Part II of How Comte Overthrew Marx is scheduled for next Monday.
While I, or, rather, we, work on fine tuning this entry over the weekend, we will offer readers the end of week circulars.
His pulling the rug from under the media over the birther issue can only be interpreted as more bad news for Clinton: The smoothness with which he pulled it off is a demonstration of his rapid improvement as a general election candidate. Greater confidence, amazing unpredictability, a finely honed message, united with his seeming genius at controlling the political discussion all make him uniquely formidable in the final stretch before election day.
After updating our state-by-state election analysis with this week’s poll results we see the swing states breaking out as follows:
State of the Race
Compared to our rankings from last week, this current state by state breakdown is even more positive for Trump. Two states, Colorado and New Hampshire, have been moved from lean Clinton to tied. Florida is now lean Trump, while all of the lean Trump states remain in the Trump camp.
The solidification of Ohio for Trump holds important implications for his chances of taking Pennsylvania. In presidential elections Ohio has normally been 3 to 5 points more Republican than Pennsylvania. If this past trend holds true this year – which we suspect it will because the voting demographics of both states have remained stable over the years – then to win Pennsylvania Trump must take Ohio by at least 3 points.
Recent polls suggest Trump is already ahead in Ohio by at least 3. If he can expand this lead to 5 points or more on election day he should be expected to also win Pennsylvania.
The contest for Virginia continues to narrow between Trump and Clinton. This validates our recommendation that the Trump campaign not write off Old Dominion.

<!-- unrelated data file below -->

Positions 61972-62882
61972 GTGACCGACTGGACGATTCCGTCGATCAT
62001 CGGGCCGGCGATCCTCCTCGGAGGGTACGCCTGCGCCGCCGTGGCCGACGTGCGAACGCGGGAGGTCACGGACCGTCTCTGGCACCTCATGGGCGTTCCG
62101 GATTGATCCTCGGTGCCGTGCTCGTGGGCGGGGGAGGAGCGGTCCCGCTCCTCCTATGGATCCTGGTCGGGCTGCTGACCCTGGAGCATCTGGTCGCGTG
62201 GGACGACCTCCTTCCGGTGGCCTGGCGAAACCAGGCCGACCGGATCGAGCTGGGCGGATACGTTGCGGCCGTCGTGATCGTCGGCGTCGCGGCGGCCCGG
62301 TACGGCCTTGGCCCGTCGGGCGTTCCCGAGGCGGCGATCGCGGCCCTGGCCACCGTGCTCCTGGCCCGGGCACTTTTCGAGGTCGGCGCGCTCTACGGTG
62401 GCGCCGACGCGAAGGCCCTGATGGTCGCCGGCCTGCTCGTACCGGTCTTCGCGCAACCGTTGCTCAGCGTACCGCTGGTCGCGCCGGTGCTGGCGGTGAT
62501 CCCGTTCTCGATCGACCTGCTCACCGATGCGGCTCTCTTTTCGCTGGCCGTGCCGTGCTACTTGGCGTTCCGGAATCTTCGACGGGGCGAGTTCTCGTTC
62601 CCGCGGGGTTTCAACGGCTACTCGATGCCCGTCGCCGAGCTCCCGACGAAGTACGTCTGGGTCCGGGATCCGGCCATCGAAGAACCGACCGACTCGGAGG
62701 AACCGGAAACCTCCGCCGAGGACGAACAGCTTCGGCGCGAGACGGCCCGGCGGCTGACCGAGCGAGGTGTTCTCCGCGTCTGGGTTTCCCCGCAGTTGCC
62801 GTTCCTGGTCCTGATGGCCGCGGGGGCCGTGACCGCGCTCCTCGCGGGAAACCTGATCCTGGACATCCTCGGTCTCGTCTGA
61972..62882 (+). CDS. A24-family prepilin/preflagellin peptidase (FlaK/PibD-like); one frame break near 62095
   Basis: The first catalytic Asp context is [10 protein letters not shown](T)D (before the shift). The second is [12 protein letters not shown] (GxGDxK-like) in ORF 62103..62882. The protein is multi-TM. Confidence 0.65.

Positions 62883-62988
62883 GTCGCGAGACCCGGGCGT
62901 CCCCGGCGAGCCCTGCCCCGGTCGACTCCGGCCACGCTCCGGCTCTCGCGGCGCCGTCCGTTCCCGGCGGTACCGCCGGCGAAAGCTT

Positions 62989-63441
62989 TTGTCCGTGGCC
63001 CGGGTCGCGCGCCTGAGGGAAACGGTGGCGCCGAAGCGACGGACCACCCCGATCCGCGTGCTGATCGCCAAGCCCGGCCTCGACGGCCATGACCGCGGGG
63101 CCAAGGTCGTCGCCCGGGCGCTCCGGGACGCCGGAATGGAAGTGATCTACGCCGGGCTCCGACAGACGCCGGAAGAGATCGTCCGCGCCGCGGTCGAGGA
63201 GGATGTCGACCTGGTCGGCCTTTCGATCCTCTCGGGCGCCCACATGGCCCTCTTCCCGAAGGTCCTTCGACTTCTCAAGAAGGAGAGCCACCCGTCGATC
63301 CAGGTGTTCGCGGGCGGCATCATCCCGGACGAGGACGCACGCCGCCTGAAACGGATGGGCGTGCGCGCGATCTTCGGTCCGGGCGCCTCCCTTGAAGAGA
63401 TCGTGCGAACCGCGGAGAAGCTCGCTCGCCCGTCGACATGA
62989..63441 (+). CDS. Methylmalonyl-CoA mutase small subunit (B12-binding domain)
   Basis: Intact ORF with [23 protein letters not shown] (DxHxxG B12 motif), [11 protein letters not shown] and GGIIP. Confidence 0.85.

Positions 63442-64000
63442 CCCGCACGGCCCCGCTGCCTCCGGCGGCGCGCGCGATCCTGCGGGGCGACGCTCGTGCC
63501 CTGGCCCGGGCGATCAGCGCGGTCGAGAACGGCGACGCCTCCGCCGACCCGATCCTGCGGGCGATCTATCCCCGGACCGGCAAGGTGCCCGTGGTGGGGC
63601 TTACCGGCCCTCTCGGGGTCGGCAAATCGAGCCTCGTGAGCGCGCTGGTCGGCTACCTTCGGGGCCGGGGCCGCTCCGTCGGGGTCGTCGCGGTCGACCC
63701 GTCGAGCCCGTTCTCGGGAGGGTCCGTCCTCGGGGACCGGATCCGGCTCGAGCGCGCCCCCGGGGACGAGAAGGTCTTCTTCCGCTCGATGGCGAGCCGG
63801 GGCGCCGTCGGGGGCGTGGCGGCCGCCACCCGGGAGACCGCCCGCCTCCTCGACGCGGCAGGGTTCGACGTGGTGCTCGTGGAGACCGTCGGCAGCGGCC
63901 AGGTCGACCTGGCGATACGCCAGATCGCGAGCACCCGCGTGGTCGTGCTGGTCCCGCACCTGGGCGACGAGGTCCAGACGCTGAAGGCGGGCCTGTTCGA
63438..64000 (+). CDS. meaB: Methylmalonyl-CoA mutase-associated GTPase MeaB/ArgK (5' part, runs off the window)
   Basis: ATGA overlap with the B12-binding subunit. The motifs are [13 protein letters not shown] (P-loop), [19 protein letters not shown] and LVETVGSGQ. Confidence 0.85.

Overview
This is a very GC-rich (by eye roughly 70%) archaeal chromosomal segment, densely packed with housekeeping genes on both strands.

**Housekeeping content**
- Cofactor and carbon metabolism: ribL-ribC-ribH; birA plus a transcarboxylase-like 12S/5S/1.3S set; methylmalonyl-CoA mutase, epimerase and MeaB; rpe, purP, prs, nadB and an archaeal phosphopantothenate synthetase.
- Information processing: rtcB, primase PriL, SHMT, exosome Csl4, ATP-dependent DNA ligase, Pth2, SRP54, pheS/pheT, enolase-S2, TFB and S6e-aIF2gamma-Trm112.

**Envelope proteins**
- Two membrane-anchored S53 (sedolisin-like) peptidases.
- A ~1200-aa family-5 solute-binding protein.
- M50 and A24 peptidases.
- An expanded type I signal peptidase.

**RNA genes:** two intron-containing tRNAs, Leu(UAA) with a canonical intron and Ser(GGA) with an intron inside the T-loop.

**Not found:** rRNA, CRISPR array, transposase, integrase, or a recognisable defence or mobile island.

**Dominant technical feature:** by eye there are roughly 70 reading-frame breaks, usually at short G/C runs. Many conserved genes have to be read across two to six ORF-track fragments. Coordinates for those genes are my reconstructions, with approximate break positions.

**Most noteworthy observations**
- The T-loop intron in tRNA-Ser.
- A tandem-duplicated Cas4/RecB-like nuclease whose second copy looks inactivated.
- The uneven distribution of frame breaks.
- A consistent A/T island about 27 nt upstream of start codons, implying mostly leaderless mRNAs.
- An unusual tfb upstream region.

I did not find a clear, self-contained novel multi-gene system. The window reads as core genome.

Michigan and Wisconsin, once considered by most pundits to be out of reach for Trump, are now beginning to show evidence of inroads by Trump there as well. Neither is as promising as Pennsylvania and Virginia. But if Trump does win those latter two, it will mean he is sweeping the electoral map.
Conway’s Remaking of Trump
The strategy of Conway to make Trump non-threatening is one of the major factors behind the poll shift in his favor.
If his debate performance reminds voters of normal Republican candidates he may become unstoppable in the final weeks.
A lurking danger remains that she collapses on stage. In that event the media would try to blame such a high profile medical episode as a consequence of Trump being too aggressive with Clinton. Trump should keep this in mind during debate preparation when he considers what tone to use against her. A calm, matter of fact one will suit him best and give him a strong defense in case the media blame him for her fainting.
We continue to see a vulnerability in his employment of Stephen K. Bannon.
As we have mentioned before, the altright label is becoming more toxic the more Richard Spencer is speaks about it to the public. Though Bannon probably does not share the same altright politics as Spencer, his mentioning earlier this year that he gave the altright a platform on Breitbart makes Bannon a potential liability to the campaign.
Bannon should be quietly retired from the campaign to eliminate a risk that Trump is knocked off message by a controversy about the altright. Even if the risk is very small, it is not a risk worth taking especially when it seems Conway is the one engineering the Trump campaign’s comeback and Bannon, who has little to no campaign experience, is not adding anything to the campaign positive enough to offset the risk his remaining brings.
Will She Drop Out?
It was inevitable that her health scare would lead to speculation about Clinton exiting the race.
How feasible is her withdrawal?
It is quite unlikely. For one, withdrawing would raise many legal complications now that state ballot deadlines have passed.
But perhaps the most important factor determining that she will remain is that the one and only reason she has stood behind Bill Clinton for four decades was to gain the presidency. To withdraw now means her accepting that she sold her life away to a disastrous marriage only to abandon the goal she has been obsessed with her entire professional life; abandoned a few weeks before an election which she still has a realistic chance of winning.
If she has Parkinson’s she may be even more determined to remain in no matter the poll results because the personalities of Parkinson’s patients often become more stubborn as the disease advances.
We can only hope she remains because she was always to weakest candidate the Democrats could send into battle against Trump.